Hamlet ; Coastal Disturbances ; Jay Johnson: The Two and Only!
At Lenox-based Shakespeare & Company, Hamlet (in repertory through September 2) is a family affair, with lively artistic director Tina Packer playing Gertrude to son Jason Asprey’s Dane. To keep things from getting too kinky at Elsinore, Packer’s husband, Dennis Krausnick, brings a light touch to busybody Polonius rather than act Claudius in the dark, muscular production, which “centers the play in the electrical synapse impulses of Hamlet’s dying brain, creating flashes of memory or imagination that codify a life.” Whoops, I’ve given away the ending: Hamlet dies. Here it takes him just a sleek three hours to do it, and the jarring metallic sounds that signify synaptic twitching also suggest the clanging shut of doors in the prison that is Denmark.
HAMLET: There is always something at S&C not dreamt of in our philosophy.
This is the first assault on Hamlet in S&C’s 29-year history. Eliminating Shakespeare’s first scene, Eleanor Holdridge’s pared-down modern-dress staging begins on the border of “the undiscovered country” and flashes back, offering a clear, compelling, if hardly transcendent reading. Like all of S&C’s productions, it is fully understood and well spoken. Packer may be cast against type as a carnal yet heartbreakingly motherly Gertrude, but when she wraps her trained larynx around the queen’s beautiful account of the drowning of Ophelia, she wrings every ounce of lyricism from it. And the intense, wiry Asprey makes the self-questioning soliloquies almost conversational.
S&C’s Gertrude and Claudius (Nigel Gore as a calculating monarch and smooth political operator) can’t keep their newly joined hands off each other, to the bitter disgust of Asprey’s Hamlet (not to mention the comic repulsion of Tom Wells’s Rosencrantz and Kenajuan Bentley’s Guildenstern). The production’s core is the mother-son connection; the long first act (which stretches into Shakespeare’s fourth) has as its climax the “closet scene,” in which Hamlet brutally urges Gertrude to stop sleeping with Claudius. But Holdridge does not stint the political. Gore brings a feeling of Oval Office corruption to Claudius’s scheming with Laertes over how to off Hamlet, and Fortinbras does not wind up on the cutting-room floor. In fact, though Asprey’s Hamlet can get whiny when in the throes of the personal, his self-lacerating rumination on Fortinbras’s willingness to go to war “even for an eggshell” is penetrating.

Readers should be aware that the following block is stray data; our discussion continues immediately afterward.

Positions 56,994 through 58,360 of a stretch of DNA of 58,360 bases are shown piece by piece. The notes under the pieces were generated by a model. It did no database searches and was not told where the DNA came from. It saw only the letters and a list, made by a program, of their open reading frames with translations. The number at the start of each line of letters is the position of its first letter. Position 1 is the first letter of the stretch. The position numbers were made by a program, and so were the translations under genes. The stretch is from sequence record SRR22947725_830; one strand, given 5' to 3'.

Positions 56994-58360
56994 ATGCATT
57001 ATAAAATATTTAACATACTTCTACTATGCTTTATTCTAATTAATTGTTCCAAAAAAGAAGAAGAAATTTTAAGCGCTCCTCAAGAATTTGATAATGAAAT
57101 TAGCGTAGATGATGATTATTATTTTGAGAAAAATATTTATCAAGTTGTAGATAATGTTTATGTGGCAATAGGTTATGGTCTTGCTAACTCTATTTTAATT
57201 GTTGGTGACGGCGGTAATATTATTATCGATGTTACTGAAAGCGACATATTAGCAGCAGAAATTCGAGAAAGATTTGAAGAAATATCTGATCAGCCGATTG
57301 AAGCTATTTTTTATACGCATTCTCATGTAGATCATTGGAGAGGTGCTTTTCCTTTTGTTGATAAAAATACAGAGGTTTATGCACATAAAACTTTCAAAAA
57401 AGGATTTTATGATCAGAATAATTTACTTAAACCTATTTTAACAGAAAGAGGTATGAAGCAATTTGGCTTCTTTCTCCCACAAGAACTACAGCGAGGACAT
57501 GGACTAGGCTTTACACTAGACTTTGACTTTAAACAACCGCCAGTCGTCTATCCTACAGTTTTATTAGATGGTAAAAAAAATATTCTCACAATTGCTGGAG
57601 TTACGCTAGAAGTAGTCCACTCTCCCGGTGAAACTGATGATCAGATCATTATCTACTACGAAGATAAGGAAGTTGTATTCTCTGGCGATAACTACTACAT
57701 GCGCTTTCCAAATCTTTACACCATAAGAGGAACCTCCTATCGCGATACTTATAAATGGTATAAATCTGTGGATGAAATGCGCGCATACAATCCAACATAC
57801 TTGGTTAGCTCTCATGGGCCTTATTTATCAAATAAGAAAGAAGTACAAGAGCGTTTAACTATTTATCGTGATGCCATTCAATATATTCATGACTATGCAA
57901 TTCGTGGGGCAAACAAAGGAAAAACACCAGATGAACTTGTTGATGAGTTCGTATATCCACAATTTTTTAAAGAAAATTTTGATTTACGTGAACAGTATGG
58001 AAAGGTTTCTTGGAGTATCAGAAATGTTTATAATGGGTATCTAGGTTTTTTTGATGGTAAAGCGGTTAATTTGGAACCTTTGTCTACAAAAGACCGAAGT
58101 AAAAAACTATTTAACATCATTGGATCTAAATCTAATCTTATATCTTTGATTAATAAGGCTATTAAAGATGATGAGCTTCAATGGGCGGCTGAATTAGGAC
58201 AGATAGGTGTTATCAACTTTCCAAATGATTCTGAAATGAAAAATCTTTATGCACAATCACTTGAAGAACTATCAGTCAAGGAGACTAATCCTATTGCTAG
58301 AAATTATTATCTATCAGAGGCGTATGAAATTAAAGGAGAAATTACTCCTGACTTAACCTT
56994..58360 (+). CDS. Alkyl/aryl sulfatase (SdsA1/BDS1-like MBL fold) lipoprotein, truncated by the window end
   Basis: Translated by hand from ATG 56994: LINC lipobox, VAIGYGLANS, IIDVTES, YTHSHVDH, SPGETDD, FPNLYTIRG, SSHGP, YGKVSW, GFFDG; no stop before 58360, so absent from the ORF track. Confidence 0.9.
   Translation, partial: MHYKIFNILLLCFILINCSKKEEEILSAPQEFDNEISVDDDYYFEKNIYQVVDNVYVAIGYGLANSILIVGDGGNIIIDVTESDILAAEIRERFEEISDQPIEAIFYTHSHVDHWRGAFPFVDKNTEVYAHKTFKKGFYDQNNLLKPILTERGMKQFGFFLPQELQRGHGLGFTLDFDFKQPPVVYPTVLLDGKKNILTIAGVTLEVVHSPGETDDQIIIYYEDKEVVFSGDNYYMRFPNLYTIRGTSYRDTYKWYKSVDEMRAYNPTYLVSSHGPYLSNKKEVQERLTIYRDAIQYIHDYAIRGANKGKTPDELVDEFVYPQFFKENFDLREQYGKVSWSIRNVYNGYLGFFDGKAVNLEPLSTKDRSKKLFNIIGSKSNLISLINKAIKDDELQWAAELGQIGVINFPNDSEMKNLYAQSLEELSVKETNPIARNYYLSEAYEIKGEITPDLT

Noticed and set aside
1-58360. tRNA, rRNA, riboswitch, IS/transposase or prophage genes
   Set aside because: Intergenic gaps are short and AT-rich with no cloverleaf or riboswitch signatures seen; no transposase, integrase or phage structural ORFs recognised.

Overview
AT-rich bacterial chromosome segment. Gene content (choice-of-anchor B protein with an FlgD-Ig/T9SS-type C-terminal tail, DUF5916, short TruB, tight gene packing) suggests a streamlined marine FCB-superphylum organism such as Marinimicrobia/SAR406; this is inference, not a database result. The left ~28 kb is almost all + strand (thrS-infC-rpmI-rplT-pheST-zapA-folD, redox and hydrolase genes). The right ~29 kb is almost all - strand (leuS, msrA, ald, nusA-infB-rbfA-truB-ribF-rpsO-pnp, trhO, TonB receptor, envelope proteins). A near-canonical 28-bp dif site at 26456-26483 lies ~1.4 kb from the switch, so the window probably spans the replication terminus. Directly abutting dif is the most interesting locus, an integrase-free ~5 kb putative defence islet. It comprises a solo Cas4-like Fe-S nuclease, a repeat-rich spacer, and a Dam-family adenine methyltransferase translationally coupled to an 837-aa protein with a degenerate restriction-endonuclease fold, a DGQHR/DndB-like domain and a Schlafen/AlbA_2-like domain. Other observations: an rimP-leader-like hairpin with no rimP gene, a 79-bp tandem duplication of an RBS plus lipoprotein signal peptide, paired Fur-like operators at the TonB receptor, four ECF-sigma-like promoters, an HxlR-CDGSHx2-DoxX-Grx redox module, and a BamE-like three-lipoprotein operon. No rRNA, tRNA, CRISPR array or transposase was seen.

Much of the production rushes at you, and that renders its understatements effective. John Windsor-Cunningham’s Ghost, trailing a blood-red ribbon that slips like memory through his grieving son’s fingers, lobbies for revenge with melancholy dignity. And there are a few twists that surprise by working: Hamlet, dressed in a doublet borrowed from the Players (here just the King), passes out scripts of The Mousetrap and has Gertrude and Claudius play it as in an amateur theatricale out of which the king, finally understanding the accusation, bursts like an angry whirlwind. There is always something at S&C not dreamt of in our philosophy — even in the endlessly interpreted Hamlet.
In Stockbridge, the Berkshire Theatre Festival has revived Tina Howe’s Tony-nominated 1986 Coastal Disturbances (through July 29) as a vehicle for Law & Order’s Annie Parisse, whose TV character wound up stuffed in a trunk. I count myself an admirer of the elegant, elegiac, absurdist Howe, whom I had considered, Obie for Distinguished Playwriting notwithstanding, underappreciated. But this play belongs in the trunk with assistant DA Alexandra Borgia.
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